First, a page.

"Does poetry matter?"
That was the title of a NYT Opinion Pages "Room for Debate" special in 2014. They featured seven commentators, all of whom were poets (you couldn't have picked unbiased non-poets, eh, NYT?) discussing the merits of poetry and the genre's place in today's world. Unsurprisingly, all seven landed on the side of "yes, it matters." But why does it matter?
April is National Poetry Month. A time to debate and celebrate poetry. I'm sure there are, or will be, numerous articles and posts that continue to examine poetry's place and purpose. More than any other art form- whether it be photography, painting, or even other genres of writing- it seems like poetry is always thrust into the "relevancy" conversation.
Some people say, "I just don't get poetry." Maybe they were taught complex poems in high school that are from a different era, filled with precise rhyming schemes and lots of arcane historical or mythological references. It can be hard for a casual reader to understand, or even make it through, a poem that is loaded with images and references that the reader has never heard of.
Others may dislike poetry because some poets are purposefully obscure, in an attempt to seem "deep." Poetry is sometimes labeled "pretentious." I think that's a fair criticism in some cases. Reaching for a thesaurus to replace "easy" words in your poems is a pitfall. Of course, a poet should use precise language. But that doesn't mean a poet has to use fussy or overwrought language.
To categorically say you don't "get poetry," and therefore to write it off, is a missed opportunity. I might be naive in believing that anyone, regardless of education or training, can appreciate some form of poetry. But I do believe that.
Every civilization has had poetry, even ones without written language. Oral traditions are a form of poetry. The sound of the words is critical in poetry; that's why poetry and music are closely related. Poetry can, and has been, used as a shorthand for larger themes and stories.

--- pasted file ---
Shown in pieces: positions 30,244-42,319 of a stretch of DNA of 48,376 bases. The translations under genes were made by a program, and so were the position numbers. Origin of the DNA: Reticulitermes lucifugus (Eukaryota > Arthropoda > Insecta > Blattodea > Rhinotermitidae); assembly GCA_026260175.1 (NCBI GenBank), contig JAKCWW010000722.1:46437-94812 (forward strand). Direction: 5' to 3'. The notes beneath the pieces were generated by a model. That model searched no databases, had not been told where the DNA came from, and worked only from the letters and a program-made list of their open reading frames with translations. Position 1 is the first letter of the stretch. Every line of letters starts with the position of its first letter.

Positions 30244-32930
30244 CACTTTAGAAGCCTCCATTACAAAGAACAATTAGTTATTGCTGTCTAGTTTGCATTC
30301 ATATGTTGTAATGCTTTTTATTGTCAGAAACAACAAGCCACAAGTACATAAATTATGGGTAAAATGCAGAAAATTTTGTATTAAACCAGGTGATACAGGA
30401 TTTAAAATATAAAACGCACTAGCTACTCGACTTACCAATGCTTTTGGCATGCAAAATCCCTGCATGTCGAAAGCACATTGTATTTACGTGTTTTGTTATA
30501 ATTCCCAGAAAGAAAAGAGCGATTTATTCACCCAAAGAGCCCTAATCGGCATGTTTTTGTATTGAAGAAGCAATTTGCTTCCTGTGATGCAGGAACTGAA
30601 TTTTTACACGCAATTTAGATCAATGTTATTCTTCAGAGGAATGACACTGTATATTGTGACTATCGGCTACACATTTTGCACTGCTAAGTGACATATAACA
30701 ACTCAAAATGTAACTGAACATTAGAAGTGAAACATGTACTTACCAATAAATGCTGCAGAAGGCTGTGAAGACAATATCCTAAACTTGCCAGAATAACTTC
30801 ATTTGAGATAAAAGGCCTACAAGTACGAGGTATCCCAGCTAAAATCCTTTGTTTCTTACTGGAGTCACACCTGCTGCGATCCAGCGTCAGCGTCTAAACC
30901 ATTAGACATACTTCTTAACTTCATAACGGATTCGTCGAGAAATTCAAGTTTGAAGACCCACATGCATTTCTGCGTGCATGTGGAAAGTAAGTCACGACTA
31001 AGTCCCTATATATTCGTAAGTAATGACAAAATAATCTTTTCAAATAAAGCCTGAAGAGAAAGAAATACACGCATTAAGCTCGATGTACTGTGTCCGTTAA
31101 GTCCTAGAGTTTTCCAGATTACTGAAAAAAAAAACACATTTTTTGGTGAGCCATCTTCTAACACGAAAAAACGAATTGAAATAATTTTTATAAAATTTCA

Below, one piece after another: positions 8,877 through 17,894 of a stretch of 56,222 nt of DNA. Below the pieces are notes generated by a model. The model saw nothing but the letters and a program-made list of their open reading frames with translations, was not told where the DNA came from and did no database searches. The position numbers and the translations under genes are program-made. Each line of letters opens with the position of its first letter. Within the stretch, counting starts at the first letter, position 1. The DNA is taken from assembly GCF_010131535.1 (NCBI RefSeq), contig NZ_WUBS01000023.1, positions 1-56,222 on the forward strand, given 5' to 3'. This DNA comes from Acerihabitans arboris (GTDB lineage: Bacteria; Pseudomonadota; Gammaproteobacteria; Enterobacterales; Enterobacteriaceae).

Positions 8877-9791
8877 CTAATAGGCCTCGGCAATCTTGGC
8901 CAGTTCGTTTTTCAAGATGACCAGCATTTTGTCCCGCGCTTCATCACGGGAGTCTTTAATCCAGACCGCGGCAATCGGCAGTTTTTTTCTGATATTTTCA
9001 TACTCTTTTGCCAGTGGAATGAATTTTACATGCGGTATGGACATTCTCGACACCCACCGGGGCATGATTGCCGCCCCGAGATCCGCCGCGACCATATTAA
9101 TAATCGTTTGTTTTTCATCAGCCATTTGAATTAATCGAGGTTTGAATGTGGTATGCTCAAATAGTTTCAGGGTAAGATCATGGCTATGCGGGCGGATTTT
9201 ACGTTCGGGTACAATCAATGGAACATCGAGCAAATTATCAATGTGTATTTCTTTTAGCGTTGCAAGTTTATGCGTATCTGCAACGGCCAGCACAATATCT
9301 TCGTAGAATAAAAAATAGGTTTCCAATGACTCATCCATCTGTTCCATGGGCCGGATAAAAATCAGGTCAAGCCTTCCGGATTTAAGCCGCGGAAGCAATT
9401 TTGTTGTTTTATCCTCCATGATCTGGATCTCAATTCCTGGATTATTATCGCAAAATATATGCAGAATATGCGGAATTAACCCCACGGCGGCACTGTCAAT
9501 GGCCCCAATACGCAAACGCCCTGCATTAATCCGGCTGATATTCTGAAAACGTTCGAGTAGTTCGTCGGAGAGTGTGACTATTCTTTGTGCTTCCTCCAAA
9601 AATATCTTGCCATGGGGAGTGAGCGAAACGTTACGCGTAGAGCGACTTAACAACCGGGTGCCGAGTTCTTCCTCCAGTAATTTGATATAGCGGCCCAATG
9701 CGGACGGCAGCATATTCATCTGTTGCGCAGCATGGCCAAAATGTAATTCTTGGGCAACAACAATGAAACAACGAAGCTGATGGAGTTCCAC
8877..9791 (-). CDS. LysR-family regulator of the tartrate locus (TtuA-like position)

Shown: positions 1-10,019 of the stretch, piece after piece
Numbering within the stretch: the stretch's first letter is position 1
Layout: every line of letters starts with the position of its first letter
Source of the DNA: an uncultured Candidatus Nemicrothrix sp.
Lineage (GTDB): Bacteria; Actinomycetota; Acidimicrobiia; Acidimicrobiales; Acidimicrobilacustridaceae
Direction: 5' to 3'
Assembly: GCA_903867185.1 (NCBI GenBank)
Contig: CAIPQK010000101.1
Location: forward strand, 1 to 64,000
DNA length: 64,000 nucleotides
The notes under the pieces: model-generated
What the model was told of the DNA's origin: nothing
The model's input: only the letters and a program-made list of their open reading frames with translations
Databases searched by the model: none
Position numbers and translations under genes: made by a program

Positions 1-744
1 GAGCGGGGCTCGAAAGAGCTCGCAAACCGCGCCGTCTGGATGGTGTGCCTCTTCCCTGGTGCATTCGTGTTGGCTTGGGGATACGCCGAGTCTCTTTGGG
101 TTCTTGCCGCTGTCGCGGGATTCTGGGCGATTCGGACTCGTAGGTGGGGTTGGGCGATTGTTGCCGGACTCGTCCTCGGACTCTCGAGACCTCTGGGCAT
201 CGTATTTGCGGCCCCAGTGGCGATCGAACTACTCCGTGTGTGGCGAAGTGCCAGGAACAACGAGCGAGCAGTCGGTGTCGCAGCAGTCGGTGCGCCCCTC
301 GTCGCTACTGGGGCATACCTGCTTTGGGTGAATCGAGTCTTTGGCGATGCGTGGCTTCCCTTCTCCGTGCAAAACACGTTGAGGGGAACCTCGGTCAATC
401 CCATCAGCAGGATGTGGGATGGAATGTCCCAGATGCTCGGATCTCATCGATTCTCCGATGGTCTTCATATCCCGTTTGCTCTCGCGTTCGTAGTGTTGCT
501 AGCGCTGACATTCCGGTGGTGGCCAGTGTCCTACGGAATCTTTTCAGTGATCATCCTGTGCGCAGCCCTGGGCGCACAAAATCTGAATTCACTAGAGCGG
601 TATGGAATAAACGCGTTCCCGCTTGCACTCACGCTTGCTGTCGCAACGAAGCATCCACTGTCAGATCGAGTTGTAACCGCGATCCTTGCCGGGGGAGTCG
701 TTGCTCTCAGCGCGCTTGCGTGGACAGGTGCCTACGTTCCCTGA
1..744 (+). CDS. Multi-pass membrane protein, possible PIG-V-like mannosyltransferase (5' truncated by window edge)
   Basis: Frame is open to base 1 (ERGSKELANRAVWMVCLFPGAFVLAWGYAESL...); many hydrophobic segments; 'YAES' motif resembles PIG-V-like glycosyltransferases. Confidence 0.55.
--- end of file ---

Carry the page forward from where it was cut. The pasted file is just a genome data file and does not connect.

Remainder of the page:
David Biespiel's response is spot-on, I think. He writes:
"In the same way that poems illuminate our individual lives, poems also help us understand ourselves as a culture. Or at least they spur us to ask the questions...
If we care about the deepest aspirations of men and women across every community and culture, language and race, then poetry is always relevant because it is the art of the utterance of what we share in our innermost psyches.
Since culture and society existed both before we live and after we die, poetry is a link to our passage through our own time and a record of poets’ perspectives throughout time.
We know that human beings are intrinsically connected to one another in how we assert our being. When we read a poem, we are in the presence of this link. We are open to the metaphors of our shared natures."
So, to answer the NYT question: yes, I think poetry matters. But not because it's some grand artistic expression that requires the reader to have a PhD in literature. At its best, poetry is for everyone who wants to sit down and read it.
One last note - - - Though they were novelists, not poets, I think the famous exchange between William Faulkner & Ernest Hemingway gets at the heart of how we should think about poetry, and all writing.
Faulkner wrote, in reference to Hemingway, "He has never been known to use a word that might send a reader to the dictionary."
Hemingway's response? “Poor Faulkner. Does he really think big emotions come from big words?"
A few of my favorite poetry collections: